Indie tile-match games normally feature a unique twist in order to stand out among well known competition. Aenigma Os by Akies Games tries to deliver on this expectation - the problem is, it's nothing we haven't already seen before.

After selecting from one of the many game modes, you are presented with a grid filled with colourful shapes where you are required to match up lines of the same shape to gain points. The minimum required number to create a line is three of the same shape in a column or row; the limit extends to the borders of the grid. These lines can also include other shapes, but not too many. Provided there is a certain number of a particular shape per line, this is sufficient.

It's hard to appreciate the amount of modes that have been included. In each one, the common similarity is that scores must be met within certain time frames. One noticeably different option is the puzzle mode, which requires problem-solving within a certain amount of moves. Other than this, there is nothing surprising.

As routine as Aenigma Os is as a tile-match game, the positive news is it's at least functional and easy to play. The Wii U GamePad's stylus and touch screen makes it easy to create lines. Unfortunately, the sense of momentum in each session seems sporadic at best. The grid will go from featuring countless amounts of shapes of the same colour in one location and then offering near impossible matches. Like other games in this genre, if the player is struggling to find a match shapes will begin to glow to provide a hint.

Oddly, the Wii U GamePad is the only way to play this game, unless the alternative is deviously hidden. And this isn't just in terms of the control options. The controller acts as the primary screen for the game; the television screen features a screensaver of the developer's logo - no more, no less. This raises questions as to why the game has even been published on the Wii U. Aenigma Os appears to be another one of those budget titles that hopes to draw the player in for a quick game or two while they're watching a show on the television. Instead, it mostly seems like a lazy decision on the developer's part when the game doesn't even bother to make use of the television, or at the very least provide an option to play the game on the big screen.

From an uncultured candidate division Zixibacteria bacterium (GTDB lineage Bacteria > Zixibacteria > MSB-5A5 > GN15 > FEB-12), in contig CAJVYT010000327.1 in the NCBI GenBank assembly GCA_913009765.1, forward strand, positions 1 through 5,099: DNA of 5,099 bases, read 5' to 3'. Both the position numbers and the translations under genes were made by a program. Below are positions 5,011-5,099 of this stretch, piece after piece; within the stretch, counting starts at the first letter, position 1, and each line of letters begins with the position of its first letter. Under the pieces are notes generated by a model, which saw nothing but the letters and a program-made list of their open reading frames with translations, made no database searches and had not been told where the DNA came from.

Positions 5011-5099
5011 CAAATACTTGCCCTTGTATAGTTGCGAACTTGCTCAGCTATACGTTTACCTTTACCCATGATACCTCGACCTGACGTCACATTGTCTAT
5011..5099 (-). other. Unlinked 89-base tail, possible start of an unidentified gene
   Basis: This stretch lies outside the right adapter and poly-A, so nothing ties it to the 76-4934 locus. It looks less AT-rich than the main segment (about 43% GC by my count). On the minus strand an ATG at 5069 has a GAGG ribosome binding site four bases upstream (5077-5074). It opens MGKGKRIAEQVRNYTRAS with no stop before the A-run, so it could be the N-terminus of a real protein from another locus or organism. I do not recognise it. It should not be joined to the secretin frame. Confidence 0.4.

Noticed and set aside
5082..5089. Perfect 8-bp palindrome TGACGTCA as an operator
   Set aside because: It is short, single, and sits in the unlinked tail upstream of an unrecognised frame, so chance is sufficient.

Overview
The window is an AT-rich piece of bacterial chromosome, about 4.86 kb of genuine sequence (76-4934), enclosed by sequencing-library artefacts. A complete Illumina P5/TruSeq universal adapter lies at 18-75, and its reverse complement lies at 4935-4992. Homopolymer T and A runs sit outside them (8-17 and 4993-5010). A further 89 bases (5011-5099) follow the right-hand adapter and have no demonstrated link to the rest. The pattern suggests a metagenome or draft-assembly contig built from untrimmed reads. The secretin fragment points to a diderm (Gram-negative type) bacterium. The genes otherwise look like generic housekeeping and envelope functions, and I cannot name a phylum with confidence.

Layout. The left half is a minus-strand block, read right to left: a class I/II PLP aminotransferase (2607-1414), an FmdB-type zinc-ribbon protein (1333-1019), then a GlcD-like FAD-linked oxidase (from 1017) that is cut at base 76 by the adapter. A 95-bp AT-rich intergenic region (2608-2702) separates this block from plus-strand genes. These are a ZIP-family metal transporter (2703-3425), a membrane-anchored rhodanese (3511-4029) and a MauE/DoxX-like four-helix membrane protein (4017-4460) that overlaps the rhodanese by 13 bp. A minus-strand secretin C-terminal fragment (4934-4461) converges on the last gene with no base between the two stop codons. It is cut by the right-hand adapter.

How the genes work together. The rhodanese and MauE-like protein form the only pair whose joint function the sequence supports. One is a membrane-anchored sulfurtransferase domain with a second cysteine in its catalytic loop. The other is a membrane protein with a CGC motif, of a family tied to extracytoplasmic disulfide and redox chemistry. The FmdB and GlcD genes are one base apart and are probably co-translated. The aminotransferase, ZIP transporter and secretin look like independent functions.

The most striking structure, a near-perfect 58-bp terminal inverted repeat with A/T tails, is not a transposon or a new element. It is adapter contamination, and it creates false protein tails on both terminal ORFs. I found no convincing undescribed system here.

Due to this design choice, the two player mode only uses the one controller (the GamePad) as you take turns, one at a time, to see who can create the most lines and earn the highest score. There unfortunately is no simultaneous multiplayer option. Other extras of this title include offline leaderboards, and achievements disguised as "challenges" in an attempt to prolong the experience.

The game is supported by serene visuals. As you progress through the campaign mode, basic backgrounds such as scenic beaches and forests are on display. The game appears to include just a handful of songs, however. One is reminiscent of certain other puzzle games, but not half as classy. Another has a creepy voice talking over the top of a track.

Conclusion

Aenigma Os operates as one would expect a tile-matching game to, but realistically does nothing to set itself apart from the pack. There are many other games available elsewhere that offer this type of experience, and are not half as generic. While there is plenty of content on offer, it should have been condensed into a couple of modes due to the common links between each one. This isn't a game that grows on you over time, and it's hard to respect the developer's decision to not allow the game to be played on the television screen - not to mention the questionable design choices of the two player mode.